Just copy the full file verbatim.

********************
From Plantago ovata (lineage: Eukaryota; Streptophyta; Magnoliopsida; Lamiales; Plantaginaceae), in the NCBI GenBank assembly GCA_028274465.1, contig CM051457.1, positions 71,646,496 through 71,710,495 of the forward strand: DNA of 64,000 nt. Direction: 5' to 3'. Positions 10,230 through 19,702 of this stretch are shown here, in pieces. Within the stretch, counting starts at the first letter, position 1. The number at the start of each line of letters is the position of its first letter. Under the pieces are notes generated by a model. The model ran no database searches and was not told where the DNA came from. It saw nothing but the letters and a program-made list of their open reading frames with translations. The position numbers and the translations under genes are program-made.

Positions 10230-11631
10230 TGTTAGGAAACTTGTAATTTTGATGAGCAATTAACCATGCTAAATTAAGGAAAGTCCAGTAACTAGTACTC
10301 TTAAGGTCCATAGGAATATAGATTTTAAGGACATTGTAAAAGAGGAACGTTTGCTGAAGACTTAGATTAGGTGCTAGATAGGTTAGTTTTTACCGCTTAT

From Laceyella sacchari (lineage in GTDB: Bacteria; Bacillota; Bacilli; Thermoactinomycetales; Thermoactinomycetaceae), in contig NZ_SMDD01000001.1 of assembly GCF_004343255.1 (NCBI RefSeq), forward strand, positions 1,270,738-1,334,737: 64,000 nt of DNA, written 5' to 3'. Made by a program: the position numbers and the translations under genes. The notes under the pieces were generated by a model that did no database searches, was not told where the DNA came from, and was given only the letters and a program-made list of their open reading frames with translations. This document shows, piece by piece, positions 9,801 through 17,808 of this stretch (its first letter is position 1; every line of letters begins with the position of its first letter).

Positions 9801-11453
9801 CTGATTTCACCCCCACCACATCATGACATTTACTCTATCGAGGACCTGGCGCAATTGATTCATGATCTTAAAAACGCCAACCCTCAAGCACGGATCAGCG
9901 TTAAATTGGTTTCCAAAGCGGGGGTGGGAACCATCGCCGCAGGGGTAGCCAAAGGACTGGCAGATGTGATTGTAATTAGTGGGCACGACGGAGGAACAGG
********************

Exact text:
From Plantago ovata (lineage: Eukaryota; Streptophyta; Magnoliopsida; Lamiales; Plantaginaceae), in the NCBI GenBank assembly GCA_028274465.1, contig CM051457.1, positions 71,646,496 through 71,710,495 of the forward strand: DNA of 64,000 nt. Direction: 5' to 3'. Positions 10,230 through 19,702 of this stretch are shown here, in pieces. Within the stretch, counting starts at the first letter, position 1. The number at the start of each line of letters is the position of its first letter. Under the pieces are notes generated by a model. The model ran no database searches and was not told where the DNA came from. It saw nothing but the letters and a program-made list of their open reading frames with translations. The position numbers and the translations under genes are program-made.

Positions 10230-11631
10230 TGTTAGGAAACTTGTAATTTTGATGAGCAATTAACCATGCTAAATTAAGGAAAGTCCAGTAACTAGTACTC
10301 TTAAGGTCCATAGGAATATAGATTTTAAGGACATTGTAAAAGAGGAACGTTTGCTGAAGACTTAGATTAGGTGCTAGATAGGTTAGTTTTTACCGCTTAT

From Laceyella sacchari (lineage in GTDB: Bacteria; Bacillota; Bacilli; Thermoactinomycetales; Thermoactinomycetaceae), in contig NZ_SMDD01000001.1 of assembly GCF_004343255.1 (NCBI RefSeq), forward strand, positions 1,270,738-1,334,737: 64,000 nt of DNA, written 5' to 3'. Made by a program: the position numbers and the translations under genes. The notes under the pieces were generated by a model that did no database searches, was not told where the DNA came from, and was given only the letters and a program-made list of their open reading frames with translations. This document shows, piece by piece, positions 9,801 through 17,808 of this stretch (its first letter is position 1; every line of letters begins with the position of its first letter).

Positions 9801-11453
9801 CTGATTTCACCCCCACCACATCATGACATTTACTCTATCGAGGACCTGGCGCAATTGATTCATGATCTTAAAAACGCCAACCCTCAAGCACGGATCAGCG
9901 TTAAATTGGTTTCCAAAGCGGGGGTGGGAACCATCGCCGCAGGGGTAGCCAAAGGACTGGCAGATGTGATTGTAATTAGTGGGCACGACGGAGGAACAGG